FOR THREE YEARS, I’VE BEEN BLOGGING on A Way to Garden, and for three years, I’ve been watching as Gretchen Rubin—until three weeks ago a stranger to me—manifested her own online community, The Happiness Project, from scratch. From the start, I thought, “this person is on to something,” and sure enough, a Number 1 book of the same name came to be. Just weeks before my own book launched, we finally met, and here’s what happened (with a chance to win one of three copies of Gretchen’s new paperback edition that I bought to help celebrate her success):
Our different-and-yet-not-different paths—ex-attorney Gretchen re-invented herself as a writer—led us to a midtown Manhattan publisher’s offices during Social Media Week last month. We appeared together on a panel about blogging and other tools to help authors create community, and therefore (hopefully!) readers. I nervously gave Gretchen a copy of my book afterward; by later that day, she sent me an invitation and the questions for her weekly “happiness project interview,” which just appeared.
You can read it here—but the headline she chose from among my answers gives you a hint of what fun it is: “A Very Close Friend Says That I Am Not Type A, but AAA.” Gretchen’s deceptively simple questions, things like “what activities make you happier” and “what gets in the way of your happiness,” were really helpful to me in a very stressful time, the lead-up to my book launch. In fact, doing the interview was positively therapeutic.
THAT’S BECAUSE THE BASIC premise of “The Happiness Project” is also deceptively simple but powerful: Gretchen contends that by taking small, concrete steps in your everyday life, you can increase your happiness. I have to say I agree. She does weekly videos to help, like the one up top, and then, of course, her extensive website and YouTube channel and the book itself. Which you can win one of three copies of by answering this question:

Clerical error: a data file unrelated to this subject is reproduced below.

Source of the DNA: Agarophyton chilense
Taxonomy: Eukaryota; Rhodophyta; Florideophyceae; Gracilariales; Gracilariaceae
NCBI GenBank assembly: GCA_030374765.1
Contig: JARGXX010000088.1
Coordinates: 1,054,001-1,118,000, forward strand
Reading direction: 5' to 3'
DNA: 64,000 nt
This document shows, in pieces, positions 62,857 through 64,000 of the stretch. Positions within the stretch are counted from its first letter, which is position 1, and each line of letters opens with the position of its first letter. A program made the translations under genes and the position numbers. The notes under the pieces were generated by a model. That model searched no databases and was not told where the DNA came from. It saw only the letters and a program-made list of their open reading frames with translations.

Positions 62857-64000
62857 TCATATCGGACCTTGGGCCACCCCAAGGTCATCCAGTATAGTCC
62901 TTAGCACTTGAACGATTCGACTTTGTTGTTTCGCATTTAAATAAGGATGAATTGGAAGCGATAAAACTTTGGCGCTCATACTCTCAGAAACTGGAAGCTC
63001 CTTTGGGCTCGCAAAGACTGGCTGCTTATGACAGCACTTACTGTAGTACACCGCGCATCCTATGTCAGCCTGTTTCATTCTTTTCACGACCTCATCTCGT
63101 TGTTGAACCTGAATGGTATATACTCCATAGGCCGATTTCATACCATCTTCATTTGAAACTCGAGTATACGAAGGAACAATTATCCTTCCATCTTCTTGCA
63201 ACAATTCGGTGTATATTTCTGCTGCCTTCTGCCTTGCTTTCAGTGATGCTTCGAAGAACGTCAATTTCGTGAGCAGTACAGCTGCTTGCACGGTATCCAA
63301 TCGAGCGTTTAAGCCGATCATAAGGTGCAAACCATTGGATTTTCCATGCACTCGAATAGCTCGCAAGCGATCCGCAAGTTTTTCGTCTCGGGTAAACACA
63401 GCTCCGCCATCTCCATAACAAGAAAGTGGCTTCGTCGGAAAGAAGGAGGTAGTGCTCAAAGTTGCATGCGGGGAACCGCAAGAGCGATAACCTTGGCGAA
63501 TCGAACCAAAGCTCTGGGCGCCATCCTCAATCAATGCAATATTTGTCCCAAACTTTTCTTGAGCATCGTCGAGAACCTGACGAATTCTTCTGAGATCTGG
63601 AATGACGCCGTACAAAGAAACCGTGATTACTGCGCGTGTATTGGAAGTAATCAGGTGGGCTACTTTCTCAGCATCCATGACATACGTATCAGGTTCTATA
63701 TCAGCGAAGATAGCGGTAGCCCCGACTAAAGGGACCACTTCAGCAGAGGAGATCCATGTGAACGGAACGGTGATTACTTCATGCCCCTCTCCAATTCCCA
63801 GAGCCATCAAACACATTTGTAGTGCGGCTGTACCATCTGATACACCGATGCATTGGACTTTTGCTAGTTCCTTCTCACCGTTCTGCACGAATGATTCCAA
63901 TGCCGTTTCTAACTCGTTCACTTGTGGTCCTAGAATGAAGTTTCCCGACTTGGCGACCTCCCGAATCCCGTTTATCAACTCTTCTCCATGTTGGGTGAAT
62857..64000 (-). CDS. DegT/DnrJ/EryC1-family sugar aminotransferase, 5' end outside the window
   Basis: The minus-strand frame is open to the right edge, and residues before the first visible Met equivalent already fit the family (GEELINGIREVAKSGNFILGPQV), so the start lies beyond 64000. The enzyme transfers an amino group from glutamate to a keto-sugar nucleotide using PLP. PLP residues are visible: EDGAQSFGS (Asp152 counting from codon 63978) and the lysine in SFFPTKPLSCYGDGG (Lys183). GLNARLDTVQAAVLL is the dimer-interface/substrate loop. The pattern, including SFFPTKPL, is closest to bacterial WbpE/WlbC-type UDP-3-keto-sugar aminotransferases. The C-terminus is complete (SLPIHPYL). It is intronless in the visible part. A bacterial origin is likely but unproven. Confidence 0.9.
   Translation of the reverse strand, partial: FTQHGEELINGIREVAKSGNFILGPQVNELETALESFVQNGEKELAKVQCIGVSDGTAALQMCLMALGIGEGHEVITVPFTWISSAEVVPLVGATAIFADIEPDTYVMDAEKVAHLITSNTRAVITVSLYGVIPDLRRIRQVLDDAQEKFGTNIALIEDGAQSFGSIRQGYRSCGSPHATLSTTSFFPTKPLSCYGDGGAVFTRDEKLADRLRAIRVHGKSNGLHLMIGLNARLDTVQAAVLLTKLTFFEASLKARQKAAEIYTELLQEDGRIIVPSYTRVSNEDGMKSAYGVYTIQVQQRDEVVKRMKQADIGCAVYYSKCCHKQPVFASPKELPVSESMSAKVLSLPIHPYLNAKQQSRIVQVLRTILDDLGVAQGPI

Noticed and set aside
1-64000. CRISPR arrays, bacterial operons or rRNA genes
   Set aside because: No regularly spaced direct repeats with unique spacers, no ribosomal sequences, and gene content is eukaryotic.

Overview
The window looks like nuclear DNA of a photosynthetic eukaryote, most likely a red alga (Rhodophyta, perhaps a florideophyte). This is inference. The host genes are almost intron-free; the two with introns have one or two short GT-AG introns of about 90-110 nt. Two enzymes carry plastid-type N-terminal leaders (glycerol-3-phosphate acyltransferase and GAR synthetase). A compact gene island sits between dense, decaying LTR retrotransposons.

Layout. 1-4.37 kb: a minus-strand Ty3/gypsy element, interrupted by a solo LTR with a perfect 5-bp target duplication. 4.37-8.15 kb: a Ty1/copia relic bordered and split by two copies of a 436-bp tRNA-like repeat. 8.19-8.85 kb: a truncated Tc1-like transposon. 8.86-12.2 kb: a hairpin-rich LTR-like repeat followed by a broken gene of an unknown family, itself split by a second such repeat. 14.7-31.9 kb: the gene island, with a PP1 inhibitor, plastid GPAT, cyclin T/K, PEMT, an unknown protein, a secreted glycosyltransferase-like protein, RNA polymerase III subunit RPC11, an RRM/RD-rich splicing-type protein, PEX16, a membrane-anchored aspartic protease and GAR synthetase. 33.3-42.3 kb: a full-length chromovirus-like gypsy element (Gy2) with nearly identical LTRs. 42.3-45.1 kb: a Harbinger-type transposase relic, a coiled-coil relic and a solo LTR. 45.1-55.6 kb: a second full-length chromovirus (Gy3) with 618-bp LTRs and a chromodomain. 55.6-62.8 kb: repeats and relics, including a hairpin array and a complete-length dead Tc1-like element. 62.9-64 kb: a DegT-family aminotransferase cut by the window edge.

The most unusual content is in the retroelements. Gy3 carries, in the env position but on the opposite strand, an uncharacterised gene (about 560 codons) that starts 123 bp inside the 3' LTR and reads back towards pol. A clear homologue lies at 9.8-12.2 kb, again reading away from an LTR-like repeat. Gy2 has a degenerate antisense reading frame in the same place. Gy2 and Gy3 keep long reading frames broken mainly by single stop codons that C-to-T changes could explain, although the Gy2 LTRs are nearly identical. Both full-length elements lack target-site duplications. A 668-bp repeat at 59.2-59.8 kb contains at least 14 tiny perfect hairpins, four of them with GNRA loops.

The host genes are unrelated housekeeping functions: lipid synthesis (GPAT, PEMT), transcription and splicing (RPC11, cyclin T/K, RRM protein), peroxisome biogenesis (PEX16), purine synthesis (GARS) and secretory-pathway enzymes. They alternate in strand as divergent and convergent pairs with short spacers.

What “spiritual master” would you imitate if you followed Gretchen’s latest tip?
Disclaimer: It doesn’t need to be a religious leader at all (but it can be). The interpretation is broad; Gretchen herself has found mentoring and inspiration in the diverse works of Winston Churchill (of whom she wrote a biography) and a Catholic nun named St. Therese de Lisieux (1873-1897), for instance.
Me? Lately I find sustenance in Jack Kornfield (“A Path With Heart”) and Pema Chodron (“Comfortable With Uncertainty”) and also naturalist John Burroughs. I talked about some of them in my interview with Gretchen. I hope you will go say hello.
Recently, another author, Katrina Kenison and I talked about this topic when we asked you to help us make a list of “books for the journey,” which might be worth browsing through if you want to ponder a bit first.
How to Win 1 of 3 Books
SIMPLY ANSWER THE QUESTION: What “spiritual master” would you imitate if you followed Gretchen’s latest tip?, posting your reply in the comments here before midnight Sunday, March 6. I’ll pick the three winners at random the next day, using the tool at random [dot] org.
Now you know me: You can get away without answering the question, and just say, “Count me in,” or “I’d like to win” if you’re feeling shy. But if you are up for it, let us know your story. Good luck!